This indigenous style of dress consists of light dresses in light colors, white being the most common, an ideal combination to cope with the extreme heat that is in that area during the summer.

It captivated thousands of tourists, as well as the Serbian princess Smila Mihailovich, who was in charge of promoting this way of dressing “adlib” all over the world. Thus, this “look” gives prominence to the body itself with elegance, freedom and comfort.

Some of the exponents of adlib fashion are Pepa Bonett, Charo Ruiz, Tony Bonet, Ibi Moda and Piluca Bayarri, among others.

In the theatrical world

When the term “ad lib” is read in a theater, film or television novel script, it means that the actors must improvise at that moment, such as a dialogue.

In medicine

Surely this is the field that you read the most times to this term, but that you ignored. It is present for example in the leaflets of the remedies that you buy in the pharmacy. In this case, the term “ad lib” means that the administration of the drug will depend on the will of the patient.

In biology

Its use in this branch is very punctual, and it occurs when you want to indicate the weight of an animal when no diet has yet been indicated. That is, “the weight of the mouse ad libitum was 296 grams.”

But be careful: in biology it can also have another meaning, since in field studies it can mean that certain information was obtained spontaneously without a specific method.

On the other hand, when nutritional studies are carried out, it is common for an animal to have access at the discretion of an animal to drink water or eat food in order to let the biological needs that govern the feeding of such a specimen. In such cases it will be said: “the mouse was given ad libitum access to food and water.”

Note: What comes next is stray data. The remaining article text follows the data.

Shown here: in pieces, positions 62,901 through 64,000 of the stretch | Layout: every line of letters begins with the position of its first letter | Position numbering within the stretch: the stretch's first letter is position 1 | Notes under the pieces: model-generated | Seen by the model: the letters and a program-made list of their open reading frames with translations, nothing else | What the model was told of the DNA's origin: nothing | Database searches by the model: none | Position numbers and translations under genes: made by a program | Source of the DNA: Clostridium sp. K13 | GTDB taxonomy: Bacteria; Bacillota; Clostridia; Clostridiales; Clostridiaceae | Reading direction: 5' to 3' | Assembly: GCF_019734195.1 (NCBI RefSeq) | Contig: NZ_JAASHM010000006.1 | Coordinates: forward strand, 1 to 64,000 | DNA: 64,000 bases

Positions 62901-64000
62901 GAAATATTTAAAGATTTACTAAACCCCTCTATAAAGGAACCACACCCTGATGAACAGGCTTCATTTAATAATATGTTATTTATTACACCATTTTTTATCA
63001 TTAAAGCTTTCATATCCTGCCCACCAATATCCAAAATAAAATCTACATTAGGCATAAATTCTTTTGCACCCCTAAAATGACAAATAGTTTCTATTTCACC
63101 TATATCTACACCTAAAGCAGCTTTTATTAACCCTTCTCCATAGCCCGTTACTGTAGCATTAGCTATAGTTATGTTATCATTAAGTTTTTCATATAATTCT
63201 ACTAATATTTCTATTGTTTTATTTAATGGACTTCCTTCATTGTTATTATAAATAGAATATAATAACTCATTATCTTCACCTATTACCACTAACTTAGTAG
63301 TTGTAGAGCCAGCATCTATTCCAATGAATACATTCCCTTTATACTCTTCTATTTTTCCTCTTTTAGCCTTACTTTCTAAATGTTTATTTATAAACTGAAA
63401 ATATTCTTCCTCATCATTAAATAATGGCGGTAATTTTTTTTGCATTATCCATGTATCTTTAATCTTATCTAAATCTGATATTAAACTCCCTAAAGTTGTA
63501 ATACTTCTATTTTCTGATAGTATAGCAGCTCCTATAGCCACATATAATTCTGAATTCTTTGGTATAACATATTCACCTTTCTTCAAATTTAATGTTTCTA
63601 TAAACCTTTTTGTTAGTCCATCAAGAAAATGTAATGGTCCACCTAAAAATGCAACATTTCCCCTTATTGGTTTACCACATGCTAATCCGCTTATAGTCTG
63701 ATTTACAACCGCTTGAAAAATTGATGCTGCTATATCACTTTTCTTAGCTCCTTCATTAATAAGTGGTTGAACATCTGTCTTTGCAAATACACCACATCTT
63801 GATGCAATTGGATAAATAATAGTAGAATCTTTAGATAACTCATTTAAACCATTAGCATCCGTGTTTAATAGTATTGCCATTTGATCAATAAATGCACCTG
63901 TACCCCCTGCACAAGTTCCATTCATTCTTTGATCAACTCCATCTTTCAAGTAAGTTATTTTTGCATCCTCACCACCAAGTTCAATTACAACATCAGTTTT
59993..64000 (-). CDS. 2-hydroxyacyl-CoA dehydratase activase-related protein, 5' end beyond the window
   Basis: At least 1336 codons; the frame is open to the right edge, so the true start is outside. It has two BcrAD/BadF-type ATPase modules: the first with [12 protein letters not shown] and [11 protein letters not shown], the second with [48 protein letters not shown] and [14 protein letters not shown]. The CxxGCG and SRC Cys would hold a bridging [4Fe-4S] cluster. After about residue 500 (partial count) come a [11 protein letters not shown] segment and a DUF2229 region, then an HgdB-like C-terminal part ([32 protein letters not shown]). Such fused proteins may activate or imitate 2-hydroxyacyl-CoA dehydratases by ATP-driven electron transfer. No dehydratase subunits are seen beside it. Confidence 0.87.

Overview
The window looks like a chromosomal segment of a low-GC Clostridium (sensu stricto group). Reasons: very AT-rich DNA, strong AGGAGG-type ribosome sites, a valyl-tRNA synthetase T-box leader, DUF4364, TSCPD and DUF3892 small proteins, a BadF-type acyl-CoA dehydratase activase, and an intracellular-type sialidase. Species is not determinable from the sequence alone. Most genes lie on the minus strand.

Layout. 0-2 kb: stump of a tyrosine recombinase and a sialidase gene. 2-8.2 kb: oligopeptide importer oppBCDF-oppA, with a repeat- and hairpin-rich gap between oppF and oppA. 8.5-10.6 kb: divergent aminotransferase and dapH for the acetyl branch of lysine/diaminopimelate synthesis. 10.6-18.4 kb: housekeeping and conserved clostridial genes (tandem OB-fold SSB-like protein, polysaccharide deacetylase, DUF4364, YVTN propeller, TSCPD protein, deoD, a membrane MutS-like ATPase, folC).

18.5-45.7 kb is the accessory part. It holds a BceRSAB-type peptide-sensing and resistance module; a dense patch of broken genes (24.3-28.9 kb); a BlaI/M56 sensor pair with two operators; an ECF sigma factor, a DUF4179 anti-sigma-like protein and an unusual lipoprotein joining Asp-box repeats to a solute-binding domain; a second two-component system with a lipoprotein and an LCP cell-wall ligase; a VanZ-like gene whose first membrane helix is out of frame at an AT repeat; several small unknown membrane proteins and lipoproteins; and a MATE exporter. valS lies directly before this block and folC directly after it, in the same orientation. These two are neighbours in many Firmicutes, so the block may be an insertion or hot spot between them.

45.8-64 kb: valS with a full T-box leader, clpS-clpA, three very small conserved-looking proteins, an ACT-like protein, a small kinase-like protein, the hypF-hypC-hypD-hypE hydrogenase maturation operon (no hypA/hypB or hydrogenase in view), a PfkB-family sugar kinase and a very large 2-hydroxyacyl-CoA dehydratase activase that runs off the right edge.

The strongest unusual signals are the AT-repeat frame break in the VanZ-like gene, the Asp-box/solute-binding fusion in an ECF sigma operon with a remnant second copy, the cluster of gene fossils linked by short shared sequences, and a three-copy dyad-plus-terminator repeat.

In politics

The term “ad libitum” is usually written in the drafting of presidential decrees, which differ from laws by not passing through the different chambers that make up the legislative power. In other words, a decree is something that the president orders because he wishes or considers it so.

In the Catholic liturgy

Let’s start from the base defining the Catholic liturgy as the set of actions with which God is worshiped. In that sense, the ad libitum is used when referring to a religious festival, or the celebration of the memory of a saint belonging to the Catholic saints.

In legal law

The term is generally used as an address that imparts a license to alter or omit a part. The abbreviated version “ad lib.” Is generally used, which means “at the pleasure of the performers.”

So we are talking about acquired property rights, which for example cannot be eliminated ad libitum by retrospective legislation.


  1. APARTE – Action for the Theater. (2011). Recovered from:
  2. Paul Rees. (2013). “Dictionary of Zoo Biology and Animal Management . Recovered from:
  3. Adlib (2019). Ibiza fashion. Recovered from:
  4. Christine Anmer (2017). “The Facts on File Dictionary of Music . Recovered from:
  5. USLegal (2016). Recovered from: